Children who suffer traumatic brain injury more likely to engage in criminal conduct in adulthood
A news report from New Zealand reports research showing that individuals who suffer a traumatic brain injury as a child are more likely to commit offenses as adults.
According to the article, Professor Randolph Grace of the University of Canterbury, and Dr Audrey McKinlay from Melbourne's Monash University, studied Canterbury children who had experienced a brain injury as a child from birth to 17 years old.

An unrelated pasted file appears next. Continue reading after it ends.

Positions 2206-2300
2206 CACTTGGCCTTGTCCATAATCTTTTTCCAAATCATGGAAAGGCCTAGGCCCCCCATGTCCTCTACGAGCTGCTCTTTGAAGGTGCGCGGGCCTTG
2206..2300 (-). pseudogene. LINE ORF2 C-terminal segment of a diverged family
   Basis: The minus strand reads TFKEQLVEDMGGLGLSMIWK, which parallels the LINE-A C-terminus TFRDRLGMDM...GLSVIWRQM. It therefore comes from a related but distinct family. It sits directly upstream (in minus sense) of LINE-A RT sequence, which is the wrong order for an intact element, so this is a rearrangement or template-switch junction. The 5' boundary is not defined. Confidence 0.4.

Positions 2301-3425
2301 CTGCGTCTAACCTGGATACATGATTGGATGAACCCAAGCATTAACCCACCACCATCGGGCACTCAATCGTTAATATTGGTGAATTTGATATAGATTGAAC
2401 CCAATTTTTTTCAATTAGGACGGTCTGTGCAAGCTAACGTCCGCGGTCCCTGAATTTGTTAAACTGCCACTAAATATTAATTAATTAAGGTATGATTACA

The participants were now 18 years or older and more than five years had passed since their injury.
Dr Grace said there is "increasing evidence" childhood TPI can have negative impacts during adulthood.
"We found traumatic brain injury (TBI) was significantly associated with an increased risk of offending behaviour. Our analysis revealed that for people with moderate to severe TBI the strongest predictors of offending behaviour was the TBI status - higher levels of malevolent aggression and lower levels of social anxiety” according to Dr. Grace.
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